The projection deviations for small municipalities are primarily due to their projection coefficients not corresponding to the actual level of outmigration, inmigration, fertility or mortality. Small municipalities must be combined into larger entities in order to reduce random variation.
In previous population projections the whole country was divided into four mortality areas. The number of mortality areas used now is much higher. The number of mortality areas has been increased so that regional differences in the level can better be taken into account. The population projection by municipality has always had some overmortality. In order to reduce random variation, mortality coefficients have been calculated for a longer period and mortality coefficients for the whole country have been used for certain age groups (0 to 17 and 90 to 104+).
4. Timeliness and promptness of published data
Statistics Finland has prepared population projections by municipality at intervals of roughly three years. In the intervening years, projection calculations were made concerning the whole country on the basis of various assumptions, e.g. the low, average and high alternative. In recent years alternative calculations have been made mainly only as chargeable assignments, in which case the calculations have been based on the assumptions specified by the customer.
In connection with the 1998 projection a socalled stochastic forecast was calculated for the whole country with the PEP software (Program for Error Propagation) developed at the University of Joensuu. In it the population change components vary like they have varied in the past, and from the produced projection database e.g. the range of some statistical information can be derived with the desired probability. (For further information, see Juha M. Alho: A Stochastic Forecast of the Population of Finland. Katsauksia 1998:4).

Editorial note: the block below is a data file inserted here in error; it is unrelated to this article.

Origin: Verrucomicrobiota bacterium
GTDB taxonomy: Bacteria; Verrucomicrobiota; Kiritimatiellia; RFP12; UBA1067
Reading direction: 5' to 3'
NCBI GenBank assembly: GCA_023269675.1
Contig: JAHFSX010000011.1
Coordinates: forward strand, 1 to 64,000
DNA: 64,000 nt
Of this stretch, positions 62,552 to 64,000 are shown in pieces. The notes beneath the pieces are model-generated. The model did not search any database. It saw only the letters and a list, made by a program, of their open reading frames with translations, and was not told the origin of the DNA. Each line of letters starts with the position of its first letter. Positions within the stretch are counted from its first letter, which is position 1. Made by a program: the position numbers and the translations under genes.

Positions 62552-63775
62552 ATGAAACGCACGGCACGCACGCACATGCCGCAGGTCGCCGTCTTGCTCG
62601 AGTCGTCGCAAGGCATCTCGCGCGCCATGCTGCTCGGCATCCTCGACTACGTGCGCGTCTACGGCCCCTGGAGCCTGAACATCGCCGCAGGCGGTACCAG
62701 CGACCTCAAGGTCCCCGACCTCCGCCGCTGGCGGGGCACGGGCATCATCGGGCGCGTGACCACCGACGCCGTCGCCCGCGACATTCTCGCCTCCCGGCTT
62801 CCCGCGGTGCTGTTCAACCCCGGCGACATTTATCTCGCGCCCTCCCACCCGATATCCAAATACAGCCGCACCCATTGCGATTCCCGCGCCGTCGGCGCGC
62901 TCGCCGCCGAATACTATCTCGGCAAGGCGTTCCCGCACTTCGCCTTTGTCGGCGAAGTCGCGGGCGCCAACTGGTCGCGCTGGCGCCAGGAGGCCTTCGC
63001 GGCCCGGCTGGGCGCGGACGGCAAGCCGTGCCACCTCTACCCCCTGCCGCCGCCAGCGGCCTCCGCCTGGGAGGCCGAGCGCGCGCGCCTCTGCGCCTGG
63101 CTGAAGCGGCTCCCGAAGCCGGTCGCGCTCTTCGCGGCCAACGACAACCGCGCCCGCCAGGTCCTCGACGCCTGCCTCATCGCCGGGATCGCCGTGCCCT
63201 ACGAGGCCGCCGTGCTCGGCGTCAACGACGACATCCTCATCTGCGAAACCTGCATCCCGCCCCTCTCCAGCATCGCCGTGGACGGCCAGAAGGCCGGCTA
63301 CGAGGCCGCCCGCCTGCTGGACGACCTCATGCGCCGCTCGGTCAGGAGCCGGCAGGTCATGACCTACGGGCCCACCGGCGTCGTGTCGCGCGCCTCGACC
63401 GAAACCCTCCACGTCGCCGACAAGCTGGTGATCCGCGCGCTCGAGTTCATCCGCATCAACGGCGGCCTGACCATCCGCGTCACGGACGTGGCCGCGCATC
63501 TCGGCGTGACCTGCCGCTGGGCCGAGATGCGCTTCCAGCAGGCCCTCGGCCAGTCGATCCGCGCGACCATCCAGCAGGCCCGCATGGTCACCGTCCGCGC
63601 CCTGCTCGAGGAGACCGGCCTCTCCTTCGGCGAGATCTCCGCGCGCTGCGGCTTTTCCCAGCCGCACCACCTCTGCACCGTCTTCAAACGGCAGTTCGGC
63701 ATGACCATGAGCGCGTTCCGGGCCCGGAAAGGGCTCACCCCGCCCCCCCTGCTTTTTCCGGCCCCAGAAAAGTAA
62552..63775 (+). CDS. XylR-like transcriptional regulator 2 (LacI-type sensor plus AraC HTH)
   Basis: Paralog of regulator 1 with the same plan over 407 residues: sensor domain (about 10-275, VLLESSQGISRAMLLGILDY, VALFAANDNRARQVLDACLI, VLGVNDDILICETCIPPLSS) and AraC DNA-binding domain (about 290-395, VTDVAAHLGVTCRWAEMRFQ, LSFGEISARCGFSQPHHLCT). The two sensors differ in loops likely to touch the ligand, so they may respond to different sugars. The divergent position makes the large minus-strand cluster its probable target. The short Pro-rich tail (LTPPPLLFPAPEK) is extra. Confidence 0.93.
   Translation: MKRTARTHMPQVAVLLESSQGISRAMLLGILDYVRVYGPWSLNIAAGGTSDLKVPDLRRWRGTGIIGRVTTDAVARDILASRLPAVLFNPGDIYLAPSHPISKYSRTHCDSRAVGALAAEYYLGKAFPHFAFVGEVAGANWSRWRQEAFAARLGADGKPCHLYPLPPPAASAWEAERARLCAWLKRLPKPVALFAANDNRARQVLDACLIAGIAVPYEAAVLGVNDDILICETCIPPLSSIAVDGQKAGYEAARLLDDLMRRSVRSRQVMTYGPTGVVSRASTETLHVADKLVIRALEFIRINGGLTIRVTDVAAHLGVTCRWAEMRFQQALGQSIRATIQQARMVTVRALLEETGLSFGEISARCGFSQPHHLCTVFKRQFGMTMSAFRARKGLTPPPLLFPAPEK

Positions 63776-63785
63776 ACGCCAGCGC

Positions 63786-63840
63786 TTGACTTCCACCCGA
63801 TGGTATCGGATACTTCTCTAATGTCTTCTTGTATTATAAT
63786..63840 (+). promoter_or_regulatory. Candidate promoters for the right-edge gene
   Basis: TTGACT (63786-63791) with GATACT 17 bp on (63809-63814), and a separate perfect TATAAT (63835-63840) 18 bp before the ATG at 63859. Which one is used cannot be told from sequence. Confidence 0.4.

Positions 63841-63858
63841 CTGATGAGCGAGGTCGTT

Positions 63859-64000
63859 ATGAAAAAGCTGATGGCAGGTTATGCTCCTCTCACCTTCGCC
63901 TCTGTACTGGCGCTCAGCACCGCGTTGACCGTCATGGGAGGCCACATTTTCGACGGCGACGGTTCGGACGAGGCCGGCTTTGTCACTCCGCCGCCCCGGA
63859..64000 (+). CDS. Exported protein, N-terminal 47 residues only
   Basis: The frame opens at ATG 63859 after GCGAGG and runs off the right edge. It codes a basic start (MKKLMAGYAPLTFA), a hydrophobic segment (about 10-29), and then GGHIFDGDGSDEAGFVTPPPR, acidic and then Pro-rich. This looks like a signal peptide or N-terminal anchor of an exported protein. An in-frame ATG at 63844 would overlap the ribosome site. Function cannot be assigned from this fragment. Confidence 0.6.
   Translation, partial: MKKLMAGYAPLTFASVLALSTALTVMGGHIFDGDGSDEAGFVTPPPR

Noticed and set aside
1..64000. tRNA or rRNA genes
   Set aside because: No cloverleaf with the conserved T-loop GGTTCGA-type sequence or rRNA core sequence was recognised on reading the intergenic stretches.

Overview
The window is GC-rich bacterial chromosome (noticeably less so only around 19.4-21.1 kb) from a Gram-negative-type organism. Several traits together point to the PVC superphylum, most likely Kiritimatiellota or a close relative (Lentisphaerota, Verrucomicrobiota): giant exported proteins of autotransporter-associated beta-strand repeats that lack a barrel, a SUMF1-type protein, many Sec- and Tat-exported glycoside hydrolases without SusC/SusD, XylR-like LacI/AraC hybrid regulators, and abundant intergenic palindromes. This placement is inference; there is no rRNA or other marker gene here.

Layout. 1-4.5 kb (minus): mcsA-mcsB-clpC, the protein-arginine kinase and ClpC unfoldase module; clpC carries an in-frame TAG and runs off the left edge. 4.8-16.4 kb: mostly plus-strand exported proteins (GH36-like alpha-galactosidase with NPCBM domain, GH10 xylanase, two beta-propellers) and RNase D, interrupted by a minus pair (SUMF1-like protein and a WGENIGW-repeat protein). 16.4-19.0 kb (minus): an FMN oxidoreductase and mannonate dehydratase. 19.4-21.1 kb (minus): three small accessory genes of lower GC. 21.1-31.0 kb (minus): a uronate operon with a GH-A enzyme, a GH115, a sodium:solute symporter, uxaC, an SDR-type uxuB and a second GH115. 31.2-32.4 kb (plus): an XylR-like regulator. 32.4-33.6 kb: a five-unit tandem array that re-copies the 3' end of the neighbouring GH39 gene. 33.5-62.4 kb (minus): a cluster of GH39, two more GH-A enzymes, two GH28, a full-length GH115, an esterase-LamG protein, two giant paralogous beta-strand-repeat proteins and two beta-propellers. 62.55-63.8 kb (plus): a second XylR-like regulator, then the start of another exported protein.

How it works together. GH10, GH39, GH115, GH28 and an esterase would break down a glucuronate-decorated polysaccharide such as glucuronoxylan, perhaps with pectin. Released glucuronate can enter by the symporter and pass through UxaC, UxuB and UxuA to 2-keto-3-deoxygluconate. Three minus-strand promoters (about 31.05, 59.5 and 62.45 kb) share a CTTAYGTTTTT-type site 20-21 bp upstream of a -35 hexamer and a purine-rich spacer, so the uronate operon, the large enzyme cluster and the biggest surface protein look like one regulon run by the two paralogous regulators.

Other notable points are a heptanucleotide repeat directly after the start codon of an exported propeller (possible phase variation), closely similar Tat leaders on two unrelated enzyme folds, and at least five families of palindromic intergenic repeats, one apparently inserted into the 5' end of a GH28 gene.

The 2012 projection by municipality extends to the year 2060. It has been published by region up to the year 2040.
5. Accessibility and transparency/clarity of data
Up to 1972, population projections by municipality were published in the ”Tilastollisia tiedonantoja” series, then until 1985 in the “Tilastotiedotus VÄ” series and after that in the OSF Population series. Municipalities’ projected figures by age group were published as a separate volume of the 1969 projection, while age group data by municipality from later projections were available as photocopies. In the 1990s the data were mainly supplied as Excel tables. Previous projection files by municipality were not retained. Data on the population projections made in 2001, 2004, 2007 and 2009 are available in electronic format.
Data from the latest projection are available free of charge from the PxWeb StatFin service on the Internet at http://pxweb2.stat.fi/database/StatFin/vrm/vaenn/vaenn_en.asp
6. Comparability of statistics
Statistics Finland’s population projections are longterm projections. Therefore, they do not always give a reliable picture of e.g. the number of births or deaths in the coming years. Since the 1970s the birth rate has fluctuated up and down so that the total fertility rate has varied between 1.50 (1973) and 1.87 (2010). In population projections fertility has been kept constant at some average or initial level, because it would be impossible to guess the turning points in development. Likewise, mortality has fallen quickly at times and slowly at others. In the projections, the change coefficients for mortality have been calculated for 20–year periods so that they would include periods of both quick and slower lowering.
When comparing different projections, differences in the projection assumptions should be taken into account. Many municipalities prepare their own population projections, whose assumptions may deviate greatly from those used in Statistics Finland’s projections. In addition to Statistics Finland, population projections concerning the whole of Finland are produced by e.g. Eurostat and the UN.
7. Coherence and consistency/uniformity
In Statistics Finland’s population projections, the population figures for each year refer to the situation on 31 December. In the projections by Eurostat and many municipalities, the figures refer to the situation on 1 January. In the UN projections, the figures represent the situation in the middle of the year.
Source: Population Statistics 2012, Statistics Finland
Inquiries: Markus Rapo 09 1734 3238, vaesto.tilasto@stat.fi
Director in charge: Jari Tarkoma
Updated 28.9.2012
Official Statistics of Finland (OSF):
Population projection [epublication].
ISSN=17985153. 2012,
Quality description: Population projection 2012–2060
. Helsinki: Statistics Finland [referred: 27.9.2023].
Access method: http://www.stat.fi/til/vaenn/2012/vaenn_2012_20120928_laa_001_en.html